Peter Selz, the founding director of the UC Berkeley Art Museum and Pacific Film Archive from 1965 to 1973, died June 22 in Berkeley. He was 100.
Selz, a Jewish-German immigrant who fled Nazi Germany for the United States in 1936, went on to become “one of the most distinguished scholars and curators of the postwar art scene,” BAMPFA noted in a news release, establishing friendships with such influential artists as Mark Rothko, Willem de Kooning, Sam Francis and Christo.
Selz accepted an invitation from the University of California in 1965 to become the founding director of the the University Art Museum, which later evolved into the Berkeley Art Museum/Pacific Film Archive.
During his tenure, “Selz was intimately involved in shaping the institution literally from the ground up-from engaging the renowned architect Mario Ciampi to design the iconic modernist building to partnering with the film director and scholar Sheldon Renan to establish the Pacific Film Archive at the heart of the museum’s program,” BAMPFA said.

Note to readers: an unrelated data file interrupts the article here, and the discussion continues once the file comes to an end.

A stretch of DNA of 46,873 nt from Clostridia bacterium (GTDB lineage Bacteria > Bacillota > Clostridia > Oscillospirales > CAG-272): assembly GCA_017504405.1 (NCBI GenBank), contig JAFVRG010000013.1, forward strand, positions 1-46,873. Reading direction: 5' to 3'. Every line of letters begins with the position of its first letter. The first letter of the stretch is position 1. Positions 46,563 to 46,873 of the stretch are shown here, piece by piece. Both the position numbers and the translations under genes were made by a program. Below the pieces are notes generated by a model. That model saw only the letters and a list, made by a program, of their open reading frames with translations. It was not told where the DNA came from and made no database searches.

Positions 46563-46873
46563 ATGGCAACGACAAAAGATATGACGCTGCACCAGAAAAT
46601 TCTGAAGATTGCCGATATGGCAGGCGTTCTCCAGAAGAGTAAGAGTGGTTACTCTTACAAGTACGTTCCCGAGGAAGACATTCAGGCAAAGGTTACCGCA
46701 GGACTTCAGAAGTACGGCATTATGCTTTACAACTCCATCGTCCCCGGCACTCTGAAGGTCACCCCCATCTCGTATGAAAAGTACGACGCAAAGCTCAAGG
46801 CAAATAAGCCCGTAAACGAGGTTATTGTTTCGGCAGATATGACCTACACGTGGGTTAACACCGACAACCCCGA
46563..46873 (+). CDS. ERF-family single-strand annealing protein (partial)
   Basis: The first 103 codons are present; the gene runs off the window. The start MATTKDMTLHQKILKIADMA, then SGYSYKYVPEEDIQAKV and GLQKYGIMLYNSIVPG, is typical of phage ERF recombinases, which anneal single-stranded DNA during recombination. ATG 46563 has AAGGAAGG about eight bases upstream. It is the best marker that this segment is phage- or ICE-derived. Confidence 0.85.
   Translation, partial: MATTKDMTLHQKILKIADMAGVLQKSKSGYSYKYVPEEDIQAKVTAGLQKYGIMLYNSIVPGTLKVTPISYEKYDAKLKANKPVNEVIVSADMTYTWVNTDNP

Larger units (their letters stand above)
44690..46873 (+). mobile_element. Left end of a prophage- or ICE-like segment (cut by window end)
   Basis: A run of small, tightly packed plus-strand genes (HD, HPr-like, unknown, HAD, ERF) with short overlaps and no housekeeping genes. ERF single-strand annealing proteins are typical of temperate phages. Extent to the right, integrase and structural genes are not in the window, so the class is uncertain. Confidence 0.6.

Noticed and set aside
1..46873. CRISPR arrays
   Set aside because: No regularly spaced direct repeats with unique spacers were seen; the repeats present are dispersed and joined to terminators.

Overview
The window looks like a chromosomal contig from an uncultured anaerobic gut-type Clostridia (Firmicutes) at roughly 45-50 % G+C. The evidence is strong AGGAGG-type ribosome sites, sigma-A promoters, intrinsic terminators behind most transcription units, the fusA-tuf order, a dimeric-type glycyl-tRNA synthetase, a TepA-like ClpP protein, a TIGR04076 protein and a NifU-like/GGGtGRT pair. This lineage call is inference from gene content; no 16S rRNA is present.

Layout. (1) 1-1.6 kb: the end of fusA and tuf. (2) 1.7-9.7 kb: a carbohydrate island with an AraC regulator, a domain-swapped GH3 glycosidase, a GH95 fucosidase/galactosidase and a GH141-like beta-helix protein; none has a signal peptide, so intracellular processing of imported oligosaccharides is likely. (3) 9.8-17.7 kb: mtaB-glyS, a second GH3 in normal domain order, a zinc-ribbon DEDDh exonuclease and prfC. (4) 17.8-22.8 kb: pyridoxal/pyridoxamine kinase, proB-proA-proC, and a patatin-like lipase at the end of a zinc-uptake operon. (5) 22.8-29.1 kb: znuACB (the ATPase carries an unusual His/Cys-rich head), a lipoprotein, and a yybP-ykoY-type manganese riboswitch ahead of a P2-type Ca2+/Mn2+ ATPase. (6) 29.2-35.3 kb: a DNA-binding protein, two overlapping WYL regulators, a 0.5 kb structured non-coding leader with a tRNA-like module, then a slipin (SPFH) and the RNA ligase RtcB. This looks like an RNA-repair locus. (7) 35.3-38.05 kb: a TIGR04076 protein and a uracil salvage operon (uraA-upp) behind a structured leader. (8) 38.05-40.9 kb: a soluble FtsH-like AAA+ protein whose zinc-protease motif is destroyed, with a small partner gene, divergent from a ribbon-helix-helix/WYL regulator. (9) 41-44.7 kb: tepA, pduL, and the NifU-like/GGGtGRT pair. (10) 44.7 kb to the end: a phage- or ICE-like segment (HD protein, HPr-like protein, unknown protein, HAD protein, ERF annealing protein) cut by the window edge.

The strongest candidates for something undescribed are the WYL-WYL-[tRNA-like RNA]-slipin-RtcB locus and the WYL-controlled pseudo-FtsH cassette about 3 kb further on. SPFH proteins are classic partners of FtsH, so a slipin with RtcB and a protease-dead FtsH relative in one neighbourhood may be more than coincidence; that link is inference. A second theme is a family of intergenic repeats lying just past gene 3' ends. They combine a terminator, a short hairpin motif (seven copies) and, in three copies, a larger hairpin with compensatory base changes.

He was honored with a 100th birthday party at BAMPFA in April.
“Peter Selz was a remarkable individual whose contributions to BAMPFA, UC Berkeley, and the broader art world are too numerous to count,” BAMPFA director and chief curator Lawrence Rinder said in a statement. “Over the course of his tenure as our founding director, Peter transformed BAMPFA from a modest university art collection into the internationally renowned art and film institution it is today.”
Selz is survived by his fifth wife, Carole Schemmerling Selz; daughters Tanya Selz and Gabrielle Selz from his first marriage, to Thalia Cheronis Selz; stepdaughters Mia Baldwin and Kryssa Schemmerling; and grandson, Theo Mync.